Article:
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Here's some more demo code to play with.  Now has "plot(x,y)" function, and line drawing.

The brightness "problem" is more serious than I thought since LEDs start to dim when more than one third are lit in any particular ROW (my initial statement suggest 1/3 of all the LEDs, which was silly given than only one row is actually illuminated at any one time.  Sigh.)  As a result, for example, a horizontal line and a vertical line have significantly different brightnesses.  This shows up in the "Cross" part of the demo.

It looks like the top 8 levels of PWM dimming are all about the same brightness when used with the displays in this board.

Code:
/*
 * demo16x24.c - Arduino demo program for Holtek HT1632 LED driver chip,
 *            As implemented on the Sure Electronics DE-DP016 display board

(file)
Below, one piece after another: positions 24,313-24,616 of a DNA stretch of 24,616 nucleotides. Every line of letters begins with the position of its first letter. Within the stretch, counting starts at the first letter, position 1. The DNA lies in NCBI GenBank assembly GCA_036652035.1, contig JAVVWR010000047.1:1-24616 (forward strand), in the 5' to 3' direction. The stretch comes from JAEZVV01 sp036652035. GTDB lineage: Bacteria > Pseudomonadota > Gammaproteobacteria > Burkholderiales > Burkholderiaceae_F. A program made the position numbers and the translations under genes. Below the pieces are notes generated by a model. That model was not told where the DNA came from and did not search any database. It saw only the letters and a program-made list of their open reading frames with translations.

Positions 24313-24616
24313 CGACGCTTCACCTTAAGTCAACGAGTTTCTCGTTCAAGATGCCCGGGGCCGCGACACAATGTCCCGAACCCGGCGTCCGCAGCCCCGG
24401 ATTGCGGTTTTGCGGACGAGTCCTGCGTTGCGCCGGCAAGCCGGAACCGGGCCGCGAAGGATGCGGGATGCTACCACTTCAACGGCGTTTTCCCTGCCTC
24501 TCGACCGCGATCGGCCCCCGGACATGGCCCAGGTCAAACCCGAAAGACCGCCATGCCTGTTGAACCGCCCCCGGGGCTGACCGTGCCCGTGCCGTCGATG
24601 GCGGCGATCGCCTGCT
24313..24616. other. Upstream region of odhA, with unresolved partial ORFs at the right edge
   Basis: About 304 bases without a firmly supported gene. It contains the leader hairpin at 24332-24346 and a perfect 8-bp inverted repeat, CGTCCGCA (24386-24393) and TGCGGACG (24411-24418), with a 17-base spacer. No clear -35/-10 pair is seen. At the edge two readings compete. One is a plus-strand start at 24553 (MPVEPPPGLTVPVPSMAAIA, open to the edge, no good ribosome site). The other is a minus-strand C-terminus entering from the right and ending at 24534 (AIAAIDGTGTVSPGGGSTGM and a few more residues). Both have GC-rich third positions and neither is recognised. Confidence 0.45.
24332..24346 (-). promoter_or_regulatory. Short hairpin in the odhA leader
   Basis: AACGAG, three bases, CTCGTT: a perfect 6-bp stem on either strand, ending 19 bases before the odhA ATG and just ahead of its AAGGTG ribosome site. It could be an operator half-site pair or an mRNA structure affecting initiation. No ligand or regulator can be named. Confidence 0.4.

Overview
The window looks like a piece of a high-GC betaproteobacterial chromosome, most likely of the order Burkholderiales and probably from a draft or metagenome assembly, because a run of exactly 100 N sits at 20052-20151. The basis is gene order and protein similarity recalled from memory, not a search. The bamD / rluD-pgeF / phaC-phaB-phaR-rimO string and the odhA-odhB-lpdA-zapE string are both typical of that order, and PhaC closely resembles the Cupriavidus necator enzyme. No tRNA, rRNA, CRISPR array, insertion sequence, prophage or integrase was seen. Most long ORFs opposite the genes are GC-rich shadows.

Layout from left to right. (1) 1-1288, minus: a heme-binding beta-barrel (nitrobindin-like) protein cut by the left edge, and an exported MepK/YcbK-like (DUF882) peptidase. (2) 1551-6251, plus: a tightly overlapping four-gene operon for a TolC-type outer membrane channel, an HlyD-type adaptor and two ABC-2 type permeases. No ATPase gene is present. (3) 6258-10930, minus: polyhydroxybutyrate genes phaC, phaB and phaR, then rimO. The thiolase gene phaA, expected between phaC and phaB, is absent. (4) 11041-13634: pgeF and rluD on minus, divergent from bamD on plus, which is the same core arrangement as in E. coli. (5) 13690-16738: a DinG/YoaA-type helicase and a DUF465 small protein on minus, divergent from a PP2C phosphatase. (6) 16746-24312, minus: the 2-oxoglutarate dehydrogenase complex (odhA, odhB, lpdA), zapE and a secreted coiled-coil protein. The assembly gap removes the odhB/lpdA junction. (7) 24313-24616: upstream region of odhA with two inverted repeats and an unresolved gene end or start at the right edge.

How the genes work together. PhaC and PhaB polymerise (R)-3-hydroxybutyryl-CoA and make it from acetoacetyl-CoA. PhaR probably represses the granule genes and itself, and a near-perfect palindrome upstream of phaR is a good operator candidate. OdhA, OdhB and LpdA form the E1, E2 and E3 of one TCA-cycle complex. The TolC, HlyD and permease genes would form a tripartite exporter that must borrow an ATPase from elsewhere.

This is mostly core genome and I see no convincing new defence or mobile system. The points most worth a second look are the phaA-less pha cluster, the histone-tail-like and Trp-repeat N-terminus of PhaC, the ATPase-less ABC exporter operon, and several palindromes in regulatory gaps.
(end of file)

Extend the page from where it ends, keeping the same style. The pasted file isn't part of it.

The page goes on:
*            (16*24 dot matrix LED module.)
 * Nov, 2008 by Bill Westfield ("WestfW")
 */

#include "ht1632.h"
#define X_MAX 23
#define Y_MAX 15

#define ASSERT(condition) //nothing


/*
 * Set these constants to the values of the pins connected to the SureElectronics Module
 */
static const byte ht1632_data = 10;  // Data pin (pin 7)
static const byte ht1632_wrclk = 11; // Write clock pin (pin 5)
static const byte ht1632_cs = 12;    // Chip Select (1, 2, 3, or 4)
// The should also be a common GND.
// The module with all LEDs like draws about 200mA,
//  which makes it PROBABLY powerable via Arduino +5V

#define DEMOTIME 30000  // 30 seconds max on each demo is enough.
#define DISPDELAY 40    // Each "display" lasts this long
#define LONGDELAY 1000  // This delay BETWEEN demos


/*
 * ht1632_writebits
 * Write bits (up to 8) to h1632 on pins ht1632_data, ht1632_wrclk
 * Chip is assumed to already be chip-selected
 * Bits are shifted out from MSB to LSB, with the first bit sent
 * being (bits & firstbit), shifted till firsbit is zero.
 */
void ht1632_chipselect(byte chipno)
{
  DEBUGPRINT("\nHT1632(%d) ", chipno);
  digitalWrite(chipno, 0);
}

void ht1632_chipfree(byte chipno)
{
  DEBUGPRINT(" [done %d]", chipno);
  digitalWrite(chipno, 1);
}

void ht1632_writebits (byte bits, byte firstbit)
{
  DEBUGPRINT(" ");
  while (firstbit) {
    DEBUGPRINT((bits&firstbit ? "1" : "0"));
    digitalWrite(ht1632_wrclk, LOW);
    if (bits & firstbit) {